We recognize that the Amish are a varied and enormous community whose culture is not as simplistic as this article may make it seem. There are so many sects and groups of Amish out there that we find that we can’t separate them within this article. Remember, some Amish drive cars. Some have electricity in their homes. Some use the internet. Some don’t.
However, every Amish kid learns these few survival skills when they’re very young. You should, too. Let’s get started.
When to Start Storing Food
Though the Amish have no issue with going to the grocery store and most appreciate the fact that we can have strawberries in September if we want them, almost all sects of the Amish still store and can their own food.
This doesn’t mean you need to run out and buy a canner, but learning about the cycle of gardening and when to harvest and store every food you enjoy is a very good thing to do. Few of us have forgotten the empty grocery store shelves of the early Covid-19 pandemic. How long did you go without fresh fruit? For some of us, it was quite a while. I assure you, the Amish were simply going into their basement and popping open a can of peaches or apples without a blink. We can do that, too.
When to Start Cutting Wood
This somewhat depends on your area of the country. If you’re in a very cold area, you may be chopping (or gathering) wood all year long. If you do not have a wood-burning stove or fireplace in your home and you’re in a place where it gets cold enough to warrant one; why not? If your heater goes out, you have a second source of warmth.
While most of the states don’t get so cold for so long that we’re running a risk of freezing in our own homes in that case, it does still happen to a small minority of people. This is especially true in blizzards or sudden storms that cause power loss. Having an additional heat source is just plain smart. And dry wood keeps forever.
There are thousands of calculators available online to help you learn how many cords of wood you’ll need to purchase or collect to keep your home cozy. Double what they say and you’ll never be left out in the cold.
How to Light a Fire
Learn how to make a fire. While it’s unlikely you’ll ever be trapped with a teenaged soccer team in the wilderness (yes that’s a Yellowjackets joke), you never know when lighting a fire will come in handy. Even if you just end up being the hero who knows how to make a bonfire burn, fire is what sets us apart from so many other species. We’ve bottled it, canned it, and we’re using it right now to build the machines that you’re reading this on.
Fire is incredibly cool, which is pretty ironic all things considered.
To build a good fire, start with good matches. If you’re building a fire in a wood oven or a fireplace, get long matches to do so. Yes, they make different types of matches. Exciting, right? Check your local hardware store. It’s neat.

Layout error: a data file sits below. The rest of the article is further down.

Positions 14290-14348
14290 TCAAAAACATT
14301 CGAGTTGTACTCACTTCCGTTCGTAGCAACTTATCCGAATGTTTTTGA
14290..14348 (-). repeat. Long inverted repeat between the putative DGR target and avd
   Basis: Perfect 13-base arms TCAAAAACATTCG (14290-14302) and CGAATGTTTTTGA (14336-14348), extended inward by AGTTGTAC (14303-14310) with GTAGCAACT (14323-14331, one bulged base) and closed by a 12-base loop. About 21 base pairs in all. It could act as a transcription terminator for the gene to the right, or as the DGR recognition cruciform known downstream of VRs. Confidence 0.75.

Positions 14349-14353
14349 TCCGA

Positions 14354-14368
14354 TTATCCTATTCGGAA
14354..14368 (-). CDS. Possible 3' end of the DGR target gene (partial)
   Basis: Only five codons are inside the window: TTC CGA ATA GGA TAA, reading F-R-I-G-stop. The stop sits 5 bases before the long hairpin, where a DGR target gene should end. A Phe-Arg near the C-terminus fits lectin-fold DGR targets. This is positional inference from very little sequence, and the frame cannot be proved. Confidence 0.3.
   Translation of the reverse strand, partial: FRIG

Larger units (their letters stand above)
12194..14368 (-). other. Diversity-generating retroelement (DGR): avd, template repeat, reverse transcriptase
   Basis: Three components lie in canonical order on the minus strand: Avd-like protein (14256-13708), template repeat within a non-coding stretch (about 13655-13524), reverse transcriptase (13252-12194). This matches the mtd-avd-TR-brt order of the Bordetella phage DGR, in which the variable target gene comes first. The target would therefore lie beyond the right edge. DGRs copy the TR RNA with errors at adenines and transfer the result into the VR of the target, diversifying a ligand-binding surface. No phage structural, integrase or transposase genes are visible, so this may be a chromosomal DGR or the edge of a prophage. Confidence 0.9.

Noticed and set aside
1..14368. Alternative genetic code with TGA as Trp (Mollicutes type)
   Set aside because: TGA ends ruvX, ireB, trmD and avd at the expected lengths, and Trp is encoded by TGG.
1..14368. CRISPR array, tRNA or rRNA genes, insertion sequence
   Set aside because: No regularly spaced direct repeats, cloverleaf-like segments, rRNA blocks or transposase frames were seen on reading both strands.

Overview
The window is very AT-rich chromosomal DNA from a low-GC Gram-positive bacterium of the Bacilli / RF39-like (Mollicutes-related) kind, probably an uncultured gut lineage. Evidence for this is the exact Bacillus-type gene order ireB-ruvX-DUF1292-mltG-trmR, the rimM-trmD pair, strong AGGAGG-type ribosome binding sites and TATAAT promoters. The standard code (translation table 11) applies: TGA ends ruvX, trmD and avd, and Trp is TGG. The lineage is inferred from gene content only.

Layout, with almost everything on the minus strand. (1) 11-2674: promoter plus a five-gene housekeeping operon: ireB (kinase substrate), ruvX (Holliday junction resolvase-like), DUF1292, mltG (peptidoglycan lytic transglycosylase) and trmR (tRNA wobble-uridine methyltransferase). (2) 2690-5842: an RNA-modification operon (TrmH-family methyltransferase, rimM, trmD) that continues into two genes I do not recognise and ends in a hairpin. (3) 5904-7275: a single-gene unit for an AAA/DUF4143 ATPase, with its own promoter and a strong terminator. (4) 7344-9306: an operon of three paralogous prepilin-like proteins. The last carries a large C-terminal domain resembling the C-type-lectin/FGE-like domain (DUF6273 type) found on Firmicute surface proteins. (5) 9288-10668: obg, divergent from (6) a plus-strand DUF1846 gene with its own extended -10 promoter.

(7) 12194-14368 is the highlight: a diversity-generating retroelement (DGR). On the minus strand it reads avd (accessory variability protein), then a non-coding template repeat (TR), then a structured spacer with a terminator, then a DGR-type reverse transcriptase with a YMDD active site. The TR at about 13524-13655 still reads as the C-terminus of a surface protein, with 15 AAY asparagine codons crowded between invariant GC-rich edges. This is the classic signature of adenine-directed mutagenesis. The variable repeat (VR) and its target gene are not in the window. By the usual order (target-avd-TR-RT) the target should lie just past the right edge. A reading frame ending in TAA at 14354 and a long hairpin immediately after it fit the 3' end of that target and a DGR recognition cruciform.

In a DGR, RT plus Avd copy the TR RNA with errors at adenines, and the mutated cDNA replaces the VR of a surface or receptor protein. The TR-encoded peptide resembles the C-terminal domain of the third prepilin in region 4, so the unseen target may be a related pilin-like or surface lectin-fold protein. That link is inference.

Stuff a toilet paper roll with dryer lint and place it beneath several very dry, very small twigs. Build a small pyramid of these over the tube and place larger, thicker sticks over them. Strike your match once you have sticks about as big as your index finger in circumference. Light the lint and the edge of the tube. Congratulations, you’ve made fire. Remember that fire only burns as long as it can breathe so be certain to allow it plenty of room to lick up to new bits of wood; don’t crush it out.
Repairing Without Electricity
Maybe your tire blows out on your car and you don’t have any way to get your lug nuts off other than your tire iron. Maybe you’re trying to hang a painting and your drill gun’s battery is dead.
Spend time and learn to work with tools that don’t function through battery power or being plugged in. Does it suck to sit there with a hand saw and saw manually through a block of wood? It sure does, especially if you’re used to using things like battery-operated circular saws that take seconds to plow through the wood. But, you’re making a backup plan here in case you’re ever stuck without electricity. And using a saw isn’t as straightforward as one may expect.
Bluntly, using manual tools is a necessity I hope none of you ever have to use. It can be absolutely back-breaking labor and exhausting. But it is a good skill to know you have. Driving a screw with a normal screwdriver takes time and talent. Take the time to grow that talent before you have to use it.
This one is going to be met with some debate, but I hold fast to it. Learn to ride something other than a car unless a disability prevents you from doing so. If you have the opportunity, learn to drive horses. Learn to ride a bicycle. Learn to ride a horse, too. Roller skate, roller blade; it doesn’t matter how you learn to get around so much as it matters that you do.
If the power is down in your area for a long time, you may not be able to get gasoline for your vehicle. This can cause a pretty serious transportation issue. If you have an alternative or even know an alternative method, you may still be able to make it to the hospital or the grocery store when needed.
Have you learned some neat survival skills from your Amish neighbors? We’d love to hear about them in the comments below. And remember, Happy Homesteading!
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